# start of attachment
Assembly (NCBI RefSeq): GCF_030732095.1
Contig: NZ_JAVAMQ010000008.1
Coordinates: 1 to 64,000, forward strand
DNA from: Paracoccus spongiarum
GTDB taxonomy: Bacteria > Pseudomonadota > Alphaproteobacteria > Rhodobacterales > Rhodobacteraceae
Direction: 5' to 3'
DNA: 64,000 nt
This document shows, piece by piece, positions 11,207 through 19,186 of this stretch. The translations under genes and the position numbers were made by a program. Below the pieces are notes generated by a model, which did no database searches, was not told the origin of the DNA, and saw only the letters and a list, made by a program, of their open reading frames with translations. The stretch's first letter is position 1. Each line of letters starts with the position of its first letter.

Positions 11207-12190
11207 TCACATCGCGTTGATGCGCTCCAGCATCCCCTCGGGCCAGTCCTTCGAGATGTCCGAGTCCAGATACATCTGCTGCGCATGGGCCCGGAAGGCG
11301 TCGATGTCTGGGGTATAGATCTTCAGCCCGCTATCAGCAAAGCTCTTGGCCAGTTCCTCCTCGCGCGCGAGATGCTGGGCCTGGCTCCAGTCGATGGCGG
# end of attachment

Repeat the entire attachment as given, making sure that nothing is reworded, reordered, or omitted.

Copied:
Assembly (NCBI RefSeq): GCF_030732095.1
Contig: NZ_JAVAMQ010000008.1
Coordinates: 1 to 64,000, forward strand
DNA from: Paracoccus spongiarum
GTDB taxonomy: Bacteria > Pseudomonadota > Alphaproteobacteria > Rhodobacterales > Rhodobacteraceae
Direction: 5' to 3'
DNA: 64,000 nt
This document shows, piece by piece, positions 11,207 through 19,186 of this stretch. The translations under genes and the position numbers were made by a program. Below the pieces are notes generated by a model, which did no database searches, was not told the origin of the DNA, and saw only the letters and a list, made by a program, of their open reading frames with translations. The stretch's first letter is position 1. Each line of letters starts with the position of its first letter.

Positions 11207-12190
11207 TCACATCGCGTTGATGCGCTCCAGCATCCCCTCGGGCCAGTCCTTCGAGATGTCCGAGTCCAGATACATCTGCTGCGCATGGGCCCGGAAGGCG
11301 TCGATGTCTGGGGTATAGATCTTCAGCCCGCTATCAGCAAAGCTCTTGGCCAGTTCCTCCTCGCGCGCGAGATGCTGGGCCTGGCTCCAGTCGATGGCGG